The players and coaches (and media) have had their say, but it’s finally Clemson-LSU gameday – here are the three factors to watch tonight…
LSU changing practice to match Clemson speed
1) Sammy Watkins’ impact in crucial yards per pass area – Clemson wins when the sophomore star is the focal point of the offense, especially against ranked opponents. According to the Post & Courier’s Travis Sawchik. Watkins averaged 16 yards per catch, hauling in 25 grabs for 400 yards in four ranked wins since stepping on campus. That kind of impact affects the bottom-line in a yards per pass stat that with the edge – teams have won 78.8 and 76.2 percent of the time over the last two seasons respectively (15-4 in the bowl season up to today). LSU has held opponents under wraps the bulk of the season, at 5.7 per, but gave up 7.6 per in their final three games (and 326.3 passing yards per).
2) Clemson’s ability to slow the LSU run - The Bayou Bengals will start running at Clemson coming off the bus, but that’s probably more due to the opponent than their own success of late. See, against top-50 rushing offenses, the ACC Tigers surrendered 292 yards a game and 11 touchdowns. Georgia Tech’s run-centered offense skews those numbers a bit, but FSU ran for 287 and Ball State 252 yards on 40 attempts per as well. LSU has rushed for below its average in yards per carry in its last four games, closing with a paltry 2.3 against Arkansas. Since being held to 42 yards in a midseason loss to Florida, true frosh tailback Jeremy Hill’s production has increased, 19.5 carries for 93.3 yards a game with eight touchdowns. He is one of four Bayou Bengals averaging at least six carries per game. Clemson being able to bottle-up a physical, fresh rotation of backs could be the difference tonight.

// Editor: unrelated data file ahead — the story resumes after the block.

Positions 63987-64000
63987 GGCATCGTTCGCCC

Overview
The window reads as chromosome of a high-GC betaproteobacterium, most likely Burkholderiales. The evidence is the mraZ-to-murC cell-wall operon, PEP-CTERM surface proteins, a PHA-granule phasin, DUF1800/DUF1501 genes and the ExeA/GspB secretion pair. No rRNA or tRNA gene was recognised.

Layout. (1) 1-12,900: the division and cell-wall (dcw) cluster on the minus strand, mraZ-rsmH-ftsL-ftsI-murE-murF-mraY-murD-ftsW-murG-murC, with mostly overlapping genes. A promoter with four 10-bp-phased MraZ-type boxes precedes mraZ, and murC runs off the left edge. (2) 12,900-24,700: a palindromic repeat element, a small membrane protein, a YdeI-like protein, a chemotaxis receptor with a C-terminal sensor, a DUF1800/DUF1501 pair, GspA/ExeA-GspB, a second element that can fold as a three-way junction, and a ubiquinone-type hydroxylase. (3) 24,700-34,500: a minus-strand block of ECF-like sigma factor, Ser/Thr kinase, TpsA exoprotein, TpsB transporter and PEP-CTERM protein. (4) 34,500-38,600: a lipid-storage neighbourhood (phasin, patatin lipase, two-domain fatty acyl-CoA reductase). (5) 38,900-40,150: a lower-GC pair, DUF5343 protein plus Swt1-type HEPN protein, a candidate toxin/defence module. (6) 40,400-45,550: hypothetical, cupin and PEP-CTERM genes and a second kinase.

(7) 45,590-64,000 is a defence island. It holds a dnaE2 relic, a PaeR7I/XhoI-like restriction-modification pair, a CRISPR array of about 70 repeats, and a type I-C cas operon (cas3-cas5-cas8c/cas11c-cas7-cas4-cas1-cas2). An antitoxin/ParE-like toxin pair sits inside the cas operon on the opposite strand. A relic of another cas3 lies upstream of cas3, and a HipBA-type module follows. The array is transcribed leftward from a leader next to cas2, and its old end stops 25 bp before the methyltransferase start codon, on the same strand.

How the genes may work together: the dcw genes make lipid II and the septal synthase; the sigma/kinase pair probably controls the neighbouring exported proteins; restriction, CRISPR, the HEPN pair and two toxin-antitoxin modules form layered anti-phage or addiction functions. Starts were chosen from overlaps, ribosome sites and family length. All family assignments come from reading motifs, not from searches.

3) Andre Ellington getting carries and getting loose - Chad Morris blamed third down failures for a number of problems in the loss to South Carolina, including Ellington’s carries (or lack thereof). When he did touch the ball, the senior 4.1 yards per rush, but 7.2 on first down. In wins this season, Ellington averaged just around three more carries (17.2-14.5), but with 29 more yards and seven touchdowns to one score. LSU ranks ninth nationally in rushing defense (101.83 YPG allowed), holding half of its opponents to less than 100 rushing yards. Clemson has rushed for over 100 yards in every game so far, and reached 200 yards five times.
Pick: LSU 27-24